ATTEMPTS TO STRENGTHEN New Zealand’s gun-control laws have failed in parliament four times over the past 20 years. That was before a white supremacist laid siege to two mosques in the city of Christchurch on March 15th, killing 50 people. This week a bill to ban the kind of high-powered semi-automatic weapons that he used was introduced; every MP but one supports it. It should sail into law in days.
New Zealand has one of the world’s highest rates of gun ownership, with 26 guns per 100 people. That puts it 20th out of the 230 countries and territories ranked by the Small Arms Survey, a research institute. Despite this, it ranks only 172nd out of 195 countries in terms of deaths per person from firearms, according to data from the University of Washington (see chart). Total killings with guns are typically in the single digits each year, out of a population of 4.8m.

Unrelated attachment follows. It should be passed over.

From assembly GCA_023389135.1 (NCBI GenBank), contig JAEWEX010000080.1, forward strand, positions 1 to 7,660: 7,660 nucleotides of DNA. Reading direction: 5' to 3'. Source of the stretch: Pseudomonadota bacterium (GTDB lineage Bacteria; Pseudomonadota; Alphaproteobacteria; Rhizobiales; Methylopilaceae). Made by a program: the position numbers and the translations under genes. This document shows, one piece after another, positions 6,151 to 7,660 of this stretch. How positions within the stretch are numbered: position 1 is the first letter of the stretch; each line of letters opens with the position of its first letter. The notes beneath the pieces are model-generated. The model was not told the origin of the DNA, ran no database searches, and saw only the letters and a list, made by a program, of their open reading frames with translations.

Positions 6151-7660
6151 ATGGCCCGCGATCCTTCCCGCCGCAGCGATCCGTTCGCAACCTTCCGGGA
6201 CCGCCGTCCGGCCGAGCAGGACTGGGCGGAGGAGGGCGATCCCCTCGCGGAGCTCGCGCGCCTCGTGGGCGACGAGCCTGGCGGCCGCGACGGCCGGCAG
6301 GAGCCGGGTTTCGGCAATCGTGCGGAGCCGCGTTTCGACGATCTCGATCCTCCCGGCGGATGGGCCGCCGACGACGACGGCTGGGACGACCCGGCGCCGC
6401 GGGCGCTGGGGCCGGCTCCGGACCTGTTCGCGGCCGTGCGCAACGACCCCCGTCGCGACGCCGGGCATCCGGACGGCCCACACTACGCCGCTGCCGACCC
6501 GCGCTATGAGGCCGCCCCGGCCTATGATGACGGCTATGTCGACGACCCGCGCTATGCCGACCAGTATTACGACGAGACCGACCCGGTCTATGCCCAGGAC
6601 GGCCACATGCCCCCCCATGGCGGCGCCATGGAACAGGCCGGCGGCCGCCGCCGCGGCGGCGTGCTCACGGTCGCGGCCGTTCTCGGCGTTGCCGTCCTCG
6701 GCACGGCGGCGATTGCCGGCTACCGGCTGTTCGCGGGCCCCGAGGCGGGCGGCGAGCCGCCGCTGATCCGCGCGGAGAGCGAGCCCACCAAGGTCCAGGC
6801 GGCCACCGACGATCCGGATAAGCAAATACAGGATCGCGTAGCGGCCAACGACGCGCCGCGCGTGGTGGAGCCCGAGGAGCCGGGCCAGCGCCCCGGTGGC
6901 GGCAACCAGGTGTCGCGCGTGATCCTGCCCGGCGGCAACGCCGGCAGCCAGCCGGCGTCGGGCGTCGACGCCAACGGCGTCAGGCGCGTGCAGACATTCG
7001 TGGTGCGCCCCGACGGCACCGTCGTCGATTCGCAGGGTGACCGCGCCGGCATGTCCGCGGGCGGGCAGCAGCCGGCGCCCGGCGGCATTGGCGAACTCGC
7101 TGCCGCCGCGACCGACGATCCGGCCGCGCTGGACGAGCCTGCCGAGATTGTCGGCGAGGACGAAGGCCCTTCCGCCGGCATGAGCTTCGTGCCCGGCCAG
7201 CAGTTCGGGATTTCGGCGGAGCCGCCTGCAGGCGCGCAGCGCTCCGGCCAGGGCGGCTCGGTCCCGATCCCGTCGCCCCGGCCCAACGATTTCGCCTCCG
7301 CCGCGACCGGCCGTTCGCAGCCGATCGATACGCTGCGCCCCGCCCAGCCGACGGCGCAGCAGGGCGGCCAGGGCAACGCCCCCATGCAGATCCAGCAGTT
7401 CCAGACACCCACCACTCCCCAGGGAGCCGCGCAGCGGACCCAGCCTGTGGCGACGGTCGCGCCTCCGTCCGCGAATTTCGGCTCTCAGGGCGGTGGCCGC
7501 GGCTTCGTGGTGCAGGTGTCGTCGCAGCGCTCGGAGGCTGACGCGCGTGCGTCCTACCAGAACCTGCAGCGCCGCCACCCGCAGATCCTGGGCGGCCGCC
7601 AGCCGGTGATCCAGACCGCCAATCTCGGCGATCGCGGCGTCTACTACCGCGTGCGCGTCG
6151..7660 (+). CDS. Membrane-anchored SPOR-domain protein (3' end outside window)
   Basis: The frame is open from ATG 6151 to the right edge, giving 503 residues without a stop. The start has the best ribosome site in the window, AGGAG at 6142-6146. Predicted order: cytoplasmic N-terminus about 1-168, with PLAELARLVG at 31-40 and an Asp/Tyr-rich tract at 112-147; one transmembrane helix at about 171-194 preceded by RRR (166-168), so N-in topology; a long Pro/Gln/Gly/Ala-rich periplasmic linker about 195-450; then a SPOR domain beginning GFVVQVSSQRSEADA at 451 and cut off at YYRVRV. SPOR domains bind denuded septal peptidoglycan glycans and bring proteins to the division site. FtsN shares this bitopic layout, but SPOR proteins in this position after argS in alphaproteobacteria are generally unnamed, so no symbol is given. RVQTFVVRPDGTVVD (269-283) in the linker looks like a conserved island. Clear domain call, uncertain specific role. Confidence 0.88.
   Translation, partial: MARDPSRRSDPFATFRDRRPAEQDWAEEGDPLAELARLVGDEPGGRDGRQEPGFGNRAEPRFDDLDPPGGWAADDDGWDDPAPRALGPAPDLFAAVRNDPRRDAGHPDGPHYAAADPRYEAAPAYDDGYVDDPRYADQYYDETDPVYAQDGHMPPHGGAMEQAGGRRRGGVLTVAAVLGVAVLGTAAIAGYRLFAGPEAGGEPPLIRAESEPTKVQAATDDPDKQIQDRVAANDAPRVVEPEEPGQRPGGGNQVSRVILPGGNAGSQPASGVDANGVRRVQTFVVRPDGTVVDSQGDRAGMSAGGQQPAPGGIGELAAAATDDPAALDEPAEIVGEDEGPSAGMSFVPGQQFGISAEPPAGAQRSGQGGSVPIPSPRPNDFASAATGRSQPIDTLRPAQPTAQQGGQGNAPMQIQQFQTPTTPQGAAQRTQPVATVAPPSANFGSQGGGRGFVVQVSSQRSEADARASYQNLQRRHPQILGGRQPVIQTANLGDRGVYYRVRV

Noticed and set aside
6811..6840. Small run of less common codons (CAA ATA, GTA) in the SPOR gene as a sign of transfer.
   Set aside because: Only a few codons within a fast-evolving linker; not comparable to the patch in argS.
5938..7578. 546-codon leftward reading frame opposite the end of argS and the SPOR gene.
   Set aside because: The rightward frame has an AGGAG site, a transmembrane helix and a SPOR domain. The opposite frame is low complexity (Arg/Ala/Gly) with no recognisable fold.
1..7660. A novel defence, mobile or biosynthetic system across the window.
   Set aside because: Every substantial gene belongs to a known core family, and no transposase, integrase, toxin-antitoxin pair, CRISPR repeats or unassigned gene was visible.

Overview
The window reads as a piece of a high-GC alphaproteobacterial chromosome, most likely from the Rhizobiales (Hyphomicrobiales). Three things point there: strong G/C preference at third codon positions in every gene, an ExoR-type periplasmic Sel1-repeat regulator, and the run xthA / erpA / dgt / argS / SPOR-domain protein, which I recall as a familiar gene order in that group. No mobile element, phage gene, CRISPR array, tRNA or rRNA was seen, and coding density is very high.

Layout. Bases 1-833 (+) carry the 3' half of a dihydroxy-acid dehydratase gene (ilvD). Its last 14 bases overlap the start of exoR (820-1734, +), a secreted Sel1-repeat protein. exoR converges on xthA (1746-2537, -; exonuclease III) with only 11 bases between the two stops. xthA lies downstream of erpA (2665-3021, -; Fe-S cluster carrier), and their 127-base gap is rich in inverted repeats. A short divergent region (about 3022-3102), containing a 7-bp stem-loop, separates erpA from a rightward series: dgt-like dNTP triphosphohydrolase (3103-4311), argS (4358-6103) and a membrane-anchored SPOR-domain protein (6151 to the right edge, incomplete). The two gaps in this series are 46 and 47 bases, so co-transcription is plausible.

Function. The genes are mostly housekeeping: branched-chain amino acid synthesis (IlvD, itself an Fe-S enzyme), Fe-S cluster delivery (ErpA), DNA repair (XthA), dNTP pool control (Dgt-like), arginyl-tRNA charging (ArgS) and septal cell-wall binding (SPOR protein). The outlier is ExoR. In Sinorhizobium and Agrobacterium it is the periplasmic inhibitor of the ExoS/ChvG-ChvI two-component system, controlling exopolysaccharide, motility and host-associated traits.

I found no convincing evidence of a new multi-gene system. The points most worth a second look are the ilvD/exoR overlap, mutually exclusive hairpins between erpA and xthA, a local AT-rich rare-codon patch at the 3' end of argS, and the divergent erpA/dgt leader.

The already low rate of killings with guns is one reason why it will be hard to discern the new law’s effectiveness. Australia adopted similar legislation in 1996 after a mass shooting in the state of Tasmania. The Australian government banned semi-automatic rifles, created a national gun registry and bought firearms from citizens, as New Zealand intends to. The stock of licensed guns fell by about a third.
Firearm-related suicides and homicides fell after the legislation passed. But firearm deaths had already been falling before 1996, and the pace did not notably accelerate. Moreover, gun violence was declining in many other rich countries, few of which had adopted stricter gun laws.
Australia’s gun reforms almost entirely eliminated mass shootings. Between 1980 and 1996 there were 13 incidents in which five or more victims were shot to death. There has been just one since. But until Christchurch, New Zealand had not seen any mass shootings in over 20 years, despite the many semi-automatic rifles.
This suggests that social norms have been New Zealand’s best defence against mass shootings. But as Philip Alpers of the University of Sydney notes, the killer in Christchurch would simply not have been able to buy such deadly weapons in his home country, Australia.